Emirate-Built Sanaya Amman Towers To Be Jordan's Tallest and First "Green" Building

sanaya-brochure jordan green building tower photo

Jordan’s capital city, Amman, will soon have a spectacular landmark: the Sanaya Twin Towers, which will tower more than 200 meters over the city and will be the country’s tallest landmark.

The project, which means starlight in Arabic, comes with a $300 million pricetag. It was begun in July, 2008, and has required the removal of 225,000 cubic meters of earth to erect the building’s massive foundations.

The excavation part of the project will be completed by mid-summer, 2009, and it will be Jordan’s first large eco-building project.

The buildings will combine energy efficient glass, sensor lights, central air conditioning, an waste management that is expected to save operating costs by as much as $2 million each year.


The 200 meter high buildings will contain 500 apartments of 1,2 and 3 bedrooms each; 10,000 sq. meters of commercial and recreation space (covering 5 floors), and a 5,600 sq. meter “green” open space, including a landscaped park.

sanaya-ammanThe excavation alone has resulted in a hole 124 meters long, 74 meters wide, and 40 meters deep from street level.

The Limitless Real Estate Development Co. involved in building the towers, is based in Dubai and has built numerous high-rise building projects in the Gulf region, as well as in other countries, including Turkey.

Limitless is becoming more involved in Jordan’s development, and participated for the second year in Jordan’s largest international real estate exhibition PropertyLink.

There is lot more involved in this project than just the construction of two colossal buildings, according to Bahaa Abouhatab, Limitless’ regional director. He said that the project will incorporate “wind generated and water recycling systems that will cut consumption by as much as 30%.”

limitless-amman-sanaya-jordanThe water recycling aspect will be something appreciated in a country that has one of most chronic water shortages in the Middle East. Another factor in which water recycling may be helpful is what will be the world’s highest suspended swimming pool, connecting the two towers, and at a height of 125 meters off the ground.

For a country in which most office and apartment buildings are generally not more than four to six stories high, the Sanaya Twin Towers will bring a significant change to Amman’s skyline, and perhaps usher in other such projects, not only in Jordan, but in other regional countries as well.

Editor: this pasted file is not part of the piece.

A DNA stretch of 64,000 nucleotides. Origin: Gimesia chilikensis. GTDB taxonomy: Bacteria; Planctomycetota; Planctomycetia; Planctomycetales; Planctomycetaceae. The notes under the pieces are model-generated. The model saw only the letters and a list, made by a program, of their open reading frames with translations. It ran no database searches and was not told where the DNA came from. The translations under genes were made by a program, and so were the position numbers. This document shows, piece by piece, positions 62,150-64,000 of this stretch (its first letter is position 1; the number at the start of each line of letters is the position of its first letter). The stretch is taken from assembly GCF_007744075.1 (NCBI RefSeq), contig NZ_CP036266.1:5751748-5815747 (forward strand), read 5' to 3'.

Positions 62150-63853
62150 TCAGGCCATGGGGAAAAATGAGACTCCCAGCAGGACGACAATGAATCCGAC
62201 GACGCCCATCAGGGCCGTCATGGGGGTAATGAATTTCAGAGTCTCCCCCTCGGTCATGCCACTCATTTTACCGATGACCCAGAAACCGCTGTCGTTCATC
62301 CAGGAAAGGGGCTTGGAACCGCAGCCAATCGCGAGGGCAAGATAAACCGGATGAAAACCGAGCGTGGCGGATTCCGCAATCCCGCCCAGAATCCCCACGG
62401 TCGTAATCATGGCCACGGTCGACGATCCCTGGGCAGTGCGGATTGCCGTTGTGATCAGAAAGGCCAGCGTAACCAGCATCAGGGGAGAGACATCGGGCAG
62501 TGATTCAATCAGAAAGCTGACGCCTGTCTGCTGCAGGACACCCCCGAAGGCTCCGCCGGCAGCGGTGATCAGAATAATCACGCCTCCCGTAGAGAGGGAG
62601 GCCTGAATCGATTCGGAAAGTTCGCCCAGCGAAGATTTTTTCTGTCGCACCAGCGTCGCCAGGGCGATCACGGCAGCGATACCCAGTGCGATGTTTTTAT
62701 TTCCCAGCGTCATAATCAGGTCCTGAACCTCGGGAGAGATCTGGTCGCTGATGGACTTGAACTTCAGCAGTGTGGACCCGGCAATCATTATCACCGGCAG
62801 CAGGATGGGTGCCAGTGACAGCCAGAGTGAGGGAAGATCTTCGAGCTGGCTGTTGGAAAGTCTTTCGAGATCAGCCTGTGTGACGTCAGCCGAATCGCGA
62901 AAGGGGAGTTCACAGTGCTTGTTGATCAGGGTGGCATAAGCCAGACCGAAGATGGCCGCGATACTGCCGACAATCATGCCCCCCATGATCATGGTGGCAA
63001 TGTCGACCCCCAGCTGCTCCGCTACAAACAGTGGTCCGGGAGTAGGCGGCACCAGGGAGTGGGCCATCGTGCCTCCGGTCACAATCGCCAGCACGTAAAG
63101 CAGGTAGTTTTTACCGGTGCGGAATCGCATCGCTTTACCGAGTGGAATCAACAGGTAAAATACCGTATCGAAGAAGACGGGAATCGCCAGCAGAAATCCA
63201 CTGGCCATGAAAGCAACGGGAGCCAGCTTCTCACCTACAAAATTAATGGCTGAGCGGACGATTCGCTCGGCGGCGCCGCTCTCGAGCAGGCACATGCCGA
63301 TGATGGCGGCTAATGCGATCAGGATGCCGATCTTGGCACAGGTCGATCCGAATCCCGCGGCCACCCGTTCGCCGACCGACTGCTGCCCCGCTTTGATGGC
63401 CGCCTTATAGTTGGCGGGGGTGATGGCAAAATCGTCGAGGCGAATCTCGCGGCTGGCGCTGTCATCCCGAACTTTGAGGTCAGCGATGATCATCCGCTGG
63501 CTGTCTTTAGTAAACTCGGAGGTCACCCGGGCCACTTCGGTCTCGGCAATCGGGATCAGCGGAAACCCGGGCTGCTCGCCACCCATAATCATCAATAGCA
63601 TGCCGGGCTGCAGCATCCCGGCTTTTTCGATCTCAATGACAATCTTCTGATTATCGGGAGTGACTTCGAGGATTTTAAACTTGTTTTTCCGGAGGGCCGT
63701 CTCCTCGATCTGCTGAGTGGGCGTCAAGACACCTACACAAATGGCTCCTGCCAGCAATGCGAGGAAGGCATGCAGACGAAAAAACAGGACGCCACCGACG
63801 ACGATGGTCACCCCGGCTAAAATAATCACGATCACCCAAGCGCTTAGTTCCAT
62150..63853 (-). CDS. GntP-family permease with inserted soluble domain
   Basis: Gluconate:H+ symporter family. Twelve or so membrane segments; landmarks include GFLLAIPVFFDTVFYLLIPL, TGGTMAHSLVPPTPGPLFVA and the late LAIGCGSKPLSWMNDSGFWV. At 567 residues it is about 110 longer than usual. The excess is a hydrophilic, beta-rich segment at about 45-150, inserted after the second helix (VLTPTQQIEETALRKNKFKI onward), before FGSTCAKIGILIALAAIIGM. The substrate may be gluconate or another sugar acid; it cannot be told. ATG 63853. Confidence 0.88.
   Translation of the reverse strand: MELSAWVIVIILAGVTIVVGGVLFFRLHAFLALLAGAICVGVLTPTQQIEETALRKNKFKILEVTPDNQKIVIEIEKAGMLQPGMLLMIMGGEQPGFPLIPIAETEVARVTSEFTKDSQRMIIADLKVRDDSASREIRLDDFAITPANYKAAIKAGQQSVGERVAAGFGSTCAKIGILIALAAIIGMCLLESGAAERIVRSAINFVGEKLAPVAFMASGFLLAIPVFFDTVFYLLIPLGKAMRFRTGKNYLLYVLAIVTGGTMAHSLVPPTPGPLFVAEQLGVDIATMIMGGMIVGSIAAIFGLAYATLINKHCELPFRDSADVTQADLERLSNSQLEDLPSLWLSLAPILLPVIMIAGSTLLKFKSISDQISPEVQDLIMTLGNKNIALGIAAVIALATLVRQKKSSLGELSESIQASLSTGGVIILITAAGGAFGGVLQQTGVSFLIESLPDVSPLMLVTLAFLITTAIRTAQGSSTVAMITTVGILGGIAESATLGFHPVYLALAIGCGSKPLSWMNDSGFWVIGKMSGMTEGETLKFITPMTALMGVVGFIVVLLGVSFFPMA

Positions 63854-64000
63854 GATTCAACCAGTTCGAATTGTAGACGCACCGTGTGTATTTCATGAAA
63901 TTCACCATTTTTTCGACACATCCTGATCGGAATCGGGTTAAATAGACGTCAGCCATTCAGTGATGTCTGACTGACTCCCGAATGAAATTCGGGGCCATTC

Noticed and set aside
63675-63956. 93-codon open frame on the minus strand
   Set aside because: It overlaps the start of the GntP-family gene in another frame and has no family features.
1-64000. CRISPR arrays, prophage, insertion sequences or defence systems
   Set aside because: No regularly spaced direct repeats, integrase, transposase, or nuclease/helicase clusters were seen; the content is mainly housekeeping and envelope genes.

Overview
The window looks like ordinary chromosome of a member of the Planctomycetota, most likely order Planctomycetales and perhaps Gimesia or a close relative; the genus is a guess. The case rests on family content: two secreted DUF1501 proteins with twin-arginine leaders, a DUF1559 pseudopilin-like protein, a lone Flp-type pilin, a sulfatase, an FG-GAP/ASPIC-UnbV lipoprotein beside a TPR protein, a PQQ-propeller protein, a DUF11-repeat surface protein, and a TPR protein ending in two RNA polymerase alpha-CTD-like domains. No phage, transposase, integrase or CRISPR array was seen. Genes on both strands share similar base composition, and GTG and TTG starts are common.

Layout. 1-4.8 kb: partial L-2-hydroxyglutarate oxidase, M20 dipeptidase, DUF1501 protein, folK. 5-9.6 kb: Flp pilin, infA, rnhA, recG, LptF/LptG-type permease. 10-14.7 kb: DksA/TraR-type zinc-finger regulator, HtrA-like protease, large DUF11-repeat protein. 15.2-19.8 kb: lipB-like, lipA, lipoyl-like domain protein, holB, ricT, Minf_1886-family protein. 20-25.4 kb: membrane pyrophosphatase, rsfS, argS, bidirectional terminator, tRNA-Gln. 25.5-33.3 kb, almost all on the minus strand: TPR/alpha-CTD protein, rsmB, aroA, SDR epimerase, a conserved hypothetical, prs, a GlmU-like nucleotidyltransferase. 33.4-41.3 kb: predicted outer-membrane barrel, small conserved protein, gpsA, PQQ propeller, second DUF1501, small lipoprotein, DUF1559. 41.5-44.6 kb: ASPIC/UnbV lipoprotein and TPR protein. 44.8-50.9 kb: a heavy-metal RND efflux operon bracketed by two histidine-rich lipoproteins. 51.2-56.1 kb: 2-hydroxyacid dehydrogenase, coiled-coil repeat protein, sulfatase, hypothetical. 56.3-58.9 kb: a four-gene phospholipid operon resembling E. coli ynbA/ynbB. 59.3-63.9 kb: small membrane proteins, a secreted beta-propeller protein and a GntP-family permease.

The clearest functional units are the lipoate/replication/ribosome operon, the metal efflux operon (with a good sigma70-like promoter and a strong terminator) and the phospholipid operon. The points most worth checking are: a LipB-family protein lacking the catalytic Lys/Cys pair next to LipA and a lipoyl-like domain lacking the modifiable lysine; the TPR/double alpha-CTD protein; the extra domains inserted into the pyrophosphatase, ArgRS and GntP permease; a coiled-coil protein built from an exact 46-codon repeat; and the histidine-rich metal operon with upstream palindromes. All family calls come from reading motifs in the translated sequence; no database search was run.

::Limitless (Sanaya website from UAE)

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3 thoughts on “Emirate-Built Sanaya Amman Towers To Be Jordan's Tallest and First "Green" Building”

  1. Daniella says:

    One of the geography courses this semester at Ben Gurion University focuses on the phenomenon of towers in Beer Sheva. While here the buildings don’t get much higher than 20 stories, they reach 40, 50 and 60 in other Israeli cities.

    I hesitate to buy the eco shpiel for a few reasons:

    1) The systems in tall buildings that deal with the wind, with waste removal, with sewage, air quality, must be on enormous scale, both economically and energy-wise. This may not translate to savings, even when accounting for economy of scale. Further, the minute they are not maintained, they decay rapidly and can turn into urban slums.

    2) Because of the high cost of building, towers like these are generally aimed only at the upper strata of society, meaning amenities like a suspended swimming pool will be privatized and closed off to other Ammanis. However, I also know that pools in Amman tend to be private anyways.

    3) There is a sort of hubris in planting enormous skyscrapers in the middle of a relatively poor and low city that would benefit much more from adding a few storeys to several buildings rather than towering apartment blocks. It’s a move that screams

    “My name is Ozymandias, King of Kings:
    Look on my works, ye Mighty, and despair!”
    Nothing beside remains. Round the decay
    Of that colossal wreck, boundless and bare,
    The lone and level sands stretch far away.

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